Public Relations standing in the midst during Black History Month

by Jennifer Valentine-Miller

The Heritage Fund has seen, in 2020, an increased focus and discussion on issues that particularly affect black people and communities across the UK. From the emotive and significant Black Lives Matter movement, to the disproportionately adverse effects of coronavirus (COVID-19). Corporate Management are discussing these issues and are trying to find solutions or seek advice, because the impact on the mental health and well-being of black leaders and their colleagues can sometimes be overlooked.

My story: During Covid-19 day I work for a backroom NHS organisation who commission services for NHS staff and patients in England. I work from home on an administrative/front-of house basis (through-out the day I receive most the of calls, give out information, log the calls on a spreadsheet for analysing purposes).

It was in 2014 when I obtained a BA Hons degree studying various leadership and management styles within not-for-profit organisations. During that time I started badgering the communications “comms” team about opportunities to “move up” from my current position. I did not want to pay for another degree i.e. Masters degree, so I approached the communications manager again and it was then she introduced me to the Chartered Institute for Public Relations (CIPR) in order for me to gain professional recognition as well hear from professionals whose specialism is within all aspects of society. However, it was a Financial Director at work who realised I was a disgruntled BAME employee and advised me to further my online platform called Healing Relations PR and consider becoming its “Director”; allowing me to move away from a ministry to a business.

Some of the projects and campaigns I have worked alongside are:
*S.A.Y. (serious about youth) the Conference – (campaigning for longer jail term sentences for groomers and for those who fatally wound a young person).

*The NHS England Stop Smoking Awareness campaign.

*Issues in sport including racism and bullying (working alongside Sports Chaplaincy UK)

*Supporting my neighbourhood against anti-social behaviour

Faith Schools – Are they providing a clear picture?

By Jennifer Valentine-Miller

Jennifer’s school photo 1978

From the 1970s (when I was at school) to year 2020 many conversations at school reunions constantly feedback the same message “our school let us down”, and Faith school students also say the same thing.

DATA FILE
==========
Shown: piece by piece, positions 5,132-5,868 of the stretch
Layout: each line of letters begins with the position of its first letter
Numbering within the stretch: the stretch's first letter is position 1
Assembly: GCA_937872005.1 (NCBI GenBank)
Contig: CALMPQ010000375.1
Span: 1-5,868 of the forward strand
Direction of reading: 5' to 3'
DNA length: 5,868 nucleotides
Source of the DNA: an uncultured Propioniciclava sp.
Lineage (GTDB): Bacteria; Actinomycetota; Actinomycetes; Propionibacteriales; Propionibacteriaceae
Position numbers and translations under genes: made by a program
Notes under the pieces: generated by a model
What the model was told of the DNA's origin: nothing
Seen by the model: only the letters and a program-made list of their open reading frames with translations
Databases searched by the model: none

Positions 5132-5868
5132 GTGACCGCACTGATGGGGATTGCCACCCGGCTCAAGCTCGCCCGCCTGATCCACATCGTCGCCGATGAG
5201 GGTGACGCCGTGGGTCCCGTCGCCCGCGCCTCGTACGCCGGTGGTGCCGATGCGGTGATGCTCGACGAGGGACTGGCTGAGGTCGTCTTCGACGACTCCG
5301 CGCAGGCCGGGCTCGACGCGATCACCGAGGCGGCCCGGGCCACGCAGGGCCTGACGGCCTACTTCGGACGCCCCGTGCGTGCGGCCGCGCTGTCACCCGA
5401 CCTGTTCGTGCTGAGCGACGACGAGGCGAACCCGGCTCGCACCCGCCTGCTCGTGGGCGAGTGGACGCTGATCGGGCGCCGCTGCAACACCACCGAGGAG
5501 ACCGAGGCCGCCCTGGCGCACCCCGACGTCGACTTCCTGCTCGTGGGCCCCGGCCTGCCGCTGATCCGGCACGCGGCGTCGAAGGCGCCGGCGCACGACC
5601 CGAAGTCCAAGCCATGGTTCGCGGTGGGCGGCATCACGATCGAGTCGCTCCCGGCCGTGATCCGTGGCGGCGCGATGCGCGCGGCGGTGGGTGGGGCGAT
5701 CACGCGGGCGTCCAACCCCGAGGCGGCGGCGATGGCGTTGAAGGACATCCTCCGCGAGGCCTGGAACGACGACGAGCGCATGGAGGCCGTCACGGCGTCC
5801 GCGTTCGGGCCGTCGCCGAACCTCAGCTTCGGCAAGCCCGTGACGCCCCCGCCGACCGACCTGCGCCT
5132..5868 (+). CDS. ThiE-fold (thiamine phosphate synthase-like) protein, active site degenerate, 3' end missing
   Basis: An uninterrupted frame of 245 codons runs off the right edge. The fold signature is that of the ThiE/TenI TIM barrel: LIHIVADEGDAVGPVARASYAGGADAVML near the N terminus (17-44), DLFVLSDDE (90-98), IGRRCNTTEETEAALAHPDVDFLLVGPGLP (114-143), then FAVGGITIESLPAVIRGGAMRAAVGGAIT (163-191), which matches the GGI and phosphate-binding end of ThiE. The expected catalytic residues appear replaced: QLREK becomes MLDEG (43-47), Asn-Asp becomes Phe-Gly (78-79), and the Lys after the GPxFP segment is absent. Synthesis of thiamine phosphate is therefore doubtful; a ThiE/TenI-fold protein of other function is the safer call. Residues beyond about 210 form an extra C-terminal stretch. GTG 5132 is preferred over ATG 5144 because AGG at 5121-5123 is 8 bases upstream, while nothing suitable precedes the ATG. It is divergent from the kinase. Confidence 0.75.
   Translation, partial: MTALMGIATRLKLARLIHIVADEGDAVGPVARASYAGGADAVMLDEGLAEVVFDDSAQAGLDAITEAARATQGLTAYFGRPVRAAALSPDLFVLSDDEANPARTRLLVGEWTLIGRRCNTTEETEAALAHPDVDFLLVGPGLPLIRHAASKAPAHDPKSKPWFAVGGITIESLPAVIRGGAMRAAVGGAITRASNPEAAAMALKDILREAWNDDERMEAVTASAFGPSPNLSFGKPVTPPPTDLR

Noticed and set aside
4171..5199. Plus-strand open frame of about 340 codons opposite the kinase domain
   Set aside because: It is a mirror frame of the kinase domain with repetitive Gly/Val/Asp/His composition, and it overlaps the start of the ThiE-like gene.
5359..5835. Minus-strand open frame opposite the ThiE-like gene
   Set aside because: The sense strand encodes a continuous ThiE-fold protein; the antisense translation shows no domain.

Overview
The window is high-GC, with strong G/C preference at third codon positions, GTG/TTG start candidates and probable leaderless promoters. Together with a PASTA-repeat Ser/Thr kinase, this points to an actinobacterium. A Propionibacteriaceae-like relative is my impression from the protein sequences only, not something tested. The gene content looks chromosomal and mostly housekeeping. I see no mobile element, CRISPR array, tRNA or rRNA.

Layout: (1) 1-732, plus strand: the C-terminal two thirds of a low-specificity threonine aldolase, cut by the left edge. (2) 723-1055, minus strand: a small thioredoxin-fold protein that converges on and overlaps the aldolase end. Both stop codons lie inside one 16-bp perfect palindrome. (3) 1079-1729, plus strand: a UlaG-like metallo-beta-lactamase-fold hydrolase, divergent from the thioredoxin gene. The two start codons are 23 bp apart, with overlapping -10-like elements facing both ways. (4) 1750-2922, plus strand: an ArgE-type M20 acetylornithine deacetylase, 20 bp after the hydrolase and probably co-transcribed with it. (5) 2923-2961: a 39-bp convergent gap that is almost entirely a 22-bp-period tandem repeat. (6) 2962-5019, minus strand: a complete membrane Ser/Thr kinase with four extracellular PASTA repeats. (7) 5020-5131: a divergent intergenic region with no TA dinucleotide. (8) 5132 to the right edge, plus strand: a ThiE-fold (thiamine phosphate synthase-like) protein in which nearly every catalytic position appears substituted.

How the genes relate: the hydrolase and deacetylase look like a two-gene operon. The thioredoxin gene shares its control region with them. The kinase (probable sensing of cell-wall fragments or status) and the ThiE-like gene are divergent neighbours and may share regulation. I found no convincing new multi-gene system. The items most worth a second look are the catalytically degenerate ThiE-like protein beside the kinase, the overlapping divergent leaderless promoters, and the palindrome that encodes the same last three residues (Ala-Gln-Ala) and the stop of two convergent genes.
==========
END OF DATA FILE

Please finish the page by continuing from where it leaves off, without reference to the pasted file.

At school I obtained Pass certificates in Religious Studies and Social Ethics which I enjoyed. However in the long run those studies were not relevant when applying for jobs unless I wanted to go to Bible college, which I did not want to do at the time. Also, there were theatre studies and sports activities which I was encouraged to partake in because it was part of my school’s syllabus. However, When I attended drama classes, netball tournaments and tennis tournaments, my head of year would only exclaim that outside activities were a “distraction” to me which was affecting my other exams; especially Mathematics (so that I could get a job in a bank). That is why I salvaged a BA Hon degree and other Higher Education qualifications later on in life – it would have been ideal to have gained a scholarship when I left school. Campaign groups like “No More Faith School .org uk” are asking for public funding towards religious groups in order for them to evangelize to children who are disillusioned when they leave school having completed their time as Lower 6 or Upper 6 students.

And it seems according to reports that Faith schools are having a “negative impact on social cohesion, foster segregation of children on social, ethnic and religious lines, and undermine choice and equality” (No-more-faithschools.org). In other words, the report is saying if you attended a faith school it does not look good on your CV to the “outside world”. The anti report goes on to say that, “children living in England deserve the best – the law expects schools to demonstrate that they are encouraging pupils to take a respectful and tolerant stance towards those who hold values different from their own. Ofsted acts robustly and impartially to ensure all children in England receive a good education.”

Following on from ongoing claims of sexual exploitation within schools – leaders “have not ensured that safeguarding procedures have been sufficiently robust to keep pupils safe at all times,” inspectors found.  Also, school’s leaders have not ensured that all staff employed at the school has routinely undergone the necessary vetting checks, which compromises pupils’ welfare.“  (Secularism.org.uk 2019).

The charity Child Net insists that the importance of Faith Schools lies in it being able to opt-out of teaching subjects contrary to their religious beliefs, such as information on homosexuality and contraception. The compulsory parts of sex and relationship education from Year 7 (primary school) teach children about reproduction, sexuality and sexual health – including decisions around abortion.

Campaigners insist that pupils from faith schools fail to develop their own beliefs independently. I have no qualms with that. My argument is to support their pupils with after care, especially those who like religious studies, social ethics, theatre, and… Physical- Sciences or in my era it was called P.E. (physical education).

Today, senior leaders preclude the teaching of certain protected characteristics of students leaving school could be defined in the Equality Act. According to the Equality Act 2010, protected characteristics are aspects of a person’s identity that make them who they are. It’s worth noting, while this legislation doesn’t offer protection for revealing protected characteristic e.g. religious beliefs.  Moreover, it’s  unlawful to treat an employee or apprentice differently if they reveal they attended a Faith school – alas, it still happens.